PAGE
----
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  • More Time Off? Tricky Pay Decisions

    Vacation Issue: Partial Days for Exempt Employees Q&A

    Nonexempt employees only have to be paid when they work, so they may take partial unpaid vacation days any time an employer authorizes the time. But what about exempt employees? Find out how the FLSA exemption regulations limit unpaid time off of less than a day for these employees.

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  • Beware of Verbal Discrimination Complaints

    FLSA: Supreme Court Rules Oral Complaints Valid

    An employee, Aziz, continues to complain about off color jokes during his staff meetings. He feels that his colleagues poke undue fun at his religious head cover, but at no time puts his concerns in writing. However, week after week, he calmly but directly looks his boss in the eye and reminds him that the jokes are offensive and obviously a show of disrespect for him and his religion. Aziz is clear with the boss that he feels uncomfortable in his job given the jokes.

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  • Meal and Break Laws: Be Smart and Beware

    Your Meal Break Policy: Six Topics to Cover

    Meal breaks are a necessary component of every employee’s day and may be required by your state. Find out the six topics you should consider to make sure your meal break policy is legally compliant and effective.

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  • HR Approach to Harassment at Work

    How to Deal with Workplace Harassment

    One of our human resources responsibilities is to proactively assure we work in environments free from unlawful harassment. No harassment of any kind is positive in a work place culture, but not all is illegal. For example, if you insist on wearing polka dots with plaids, the more fashion conscious in your group may harass you for your fashion taste. While you may find that annoying, especially since you are clearly the more fashion forward one, it is not illegal.

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  • Employee Benefits Plans Communication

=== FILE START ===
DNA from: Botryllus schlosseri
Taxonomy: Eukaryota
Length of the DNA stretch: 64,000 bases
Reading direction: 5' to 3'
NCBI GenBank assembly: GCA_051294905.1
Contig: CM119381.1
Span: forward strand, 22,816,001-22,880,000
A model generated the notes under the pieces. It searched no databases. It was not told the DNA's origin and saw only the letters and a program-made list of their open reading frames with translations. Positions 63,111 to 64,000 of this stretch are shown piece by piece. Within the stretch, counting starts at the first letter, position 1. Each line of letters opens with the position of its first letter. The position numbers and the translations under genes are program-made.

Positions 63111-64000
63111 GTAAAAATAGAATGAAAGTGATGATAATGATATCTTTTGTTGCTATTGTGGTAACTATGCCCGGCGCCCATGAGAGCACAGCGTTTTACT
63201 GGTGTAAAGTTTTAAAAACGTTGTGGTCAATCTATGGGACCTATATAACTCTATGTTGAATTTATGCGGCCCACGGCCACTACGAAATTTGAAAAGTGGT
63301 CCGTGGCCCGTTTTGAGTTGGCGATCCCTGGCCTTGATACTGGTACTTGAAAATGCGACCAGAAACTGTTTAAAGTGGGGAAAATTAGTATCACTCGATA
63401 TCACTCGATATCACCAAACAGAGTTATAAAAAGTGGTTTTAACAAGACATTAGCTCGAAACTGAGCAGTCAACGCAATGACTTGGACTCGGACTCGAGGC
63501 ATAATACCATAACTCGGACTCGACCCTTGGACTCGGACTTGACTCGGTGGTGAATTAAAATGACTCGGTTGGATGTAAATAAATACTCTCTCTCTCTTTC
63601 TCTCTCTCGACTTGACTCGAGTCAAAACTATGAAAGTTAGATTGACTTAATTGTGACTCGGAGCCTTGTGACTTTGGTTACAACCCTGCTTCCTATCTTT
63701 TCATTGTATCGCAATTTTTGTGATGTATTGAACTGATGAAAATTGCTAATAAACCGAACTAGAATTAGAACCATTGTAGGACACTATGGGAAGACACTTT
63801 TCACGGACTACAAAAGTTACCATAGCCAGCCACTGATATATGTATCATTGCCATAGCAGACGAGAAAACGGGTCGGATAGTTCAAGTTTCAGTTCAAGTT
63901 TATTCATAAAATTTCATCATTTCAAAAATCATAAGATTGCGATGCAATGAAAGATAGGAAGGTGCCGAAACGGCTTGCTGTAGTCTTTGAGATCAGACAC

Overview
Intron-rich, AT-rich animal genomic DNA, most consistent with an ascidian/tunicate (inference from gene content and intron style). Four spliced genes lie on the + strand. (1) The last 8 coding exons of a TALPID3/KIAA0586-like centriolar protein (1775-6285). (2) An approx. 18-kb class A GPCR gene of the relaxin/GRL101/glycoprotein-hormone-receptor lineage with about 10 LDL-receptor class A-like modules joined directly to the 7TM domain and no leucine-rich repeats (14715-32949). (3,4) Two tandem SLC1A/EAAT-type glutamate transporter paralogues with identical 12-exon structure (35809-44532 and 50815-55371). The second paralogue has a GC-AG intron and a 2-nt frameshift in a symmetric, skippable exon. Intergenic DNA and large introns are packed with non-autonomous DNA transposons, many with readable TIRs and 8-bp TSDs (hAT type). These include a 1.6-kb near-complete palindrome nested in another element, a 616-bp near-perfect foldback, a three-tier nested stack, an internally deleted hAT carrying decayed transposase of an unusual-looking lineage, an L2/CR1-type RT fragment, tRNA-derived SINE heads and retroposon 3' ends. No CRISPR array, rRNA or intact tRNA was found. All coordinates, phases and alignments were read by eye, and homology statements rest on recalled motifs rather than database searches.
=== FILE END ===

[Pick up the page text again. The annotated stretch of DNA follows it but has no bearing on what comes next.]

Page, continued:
Responsibility Rests on Both Sides in Health Benefits Communication

    A May 2011 case before the U.S. Supreme Court, Cigna v. Amara, centered on whether critical information about Cigna’s pension benefits were properly communicated in the company’s Summary Plan Description (SPD), a federally required summary of plan benefits that must be distributed to employees, retirees and beneficiaries. At the heart of the case is the employees’ contention that Cigna failed to fully and clearly disclose a change in its pension plan which, if employees had understood it, might have spurred them to retire or take another job.

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  • How to Avoid EEOC Complaints in Hiring

    Employing The Right Way

    Many employers these days have countless ways they conduct the recruitment and hiring processes. And, I’m willing to bet many of those employers have forgotten that they are bound by Federal law on discriminatory practices, starting at the very beginning…recruitment. Discrimination is a very costly mistake that can bring an employer both financial penalties, as well as a poor public image. The following are some important things to remember when it comes to recruitment and hiring practices.

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  • Summer Dress Code at Work

    Is Your Dress Code Ready for Summer?

    It is summertime, and you know what that means – it is the season when your employees bare arms, legs, and maybe more than you want to see. Find out five tips you can you use to get everyone to dress appropriately in the warm weather.

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  • FLSA on High School Summer Interns and Volunteers

    Paying Summer Interns Less Than (or No) Minimum Wage

    It’s summer intern season, and you may be tempted to hire a high school or college student who will work for less than the minimum wage or even for “free.” But, the Department of Labor (DOL) has very specific requirements for unpaid interns and volunteers, and allows only certain employees to be paid a subminimum wage.

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  • Where Does NLRA Apply?

    Prohibiting Pay Discussion May Trigger NLRA Issues Q&A

    Discussing compensation is considered a “concerted activity” and is protected under the NLRA, so rules limiting employees from talking about their pay may violate that law. Find out what the NLRA protects and how you can address this sensitive issue.

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  • FLSA Compliance for Non-Work Time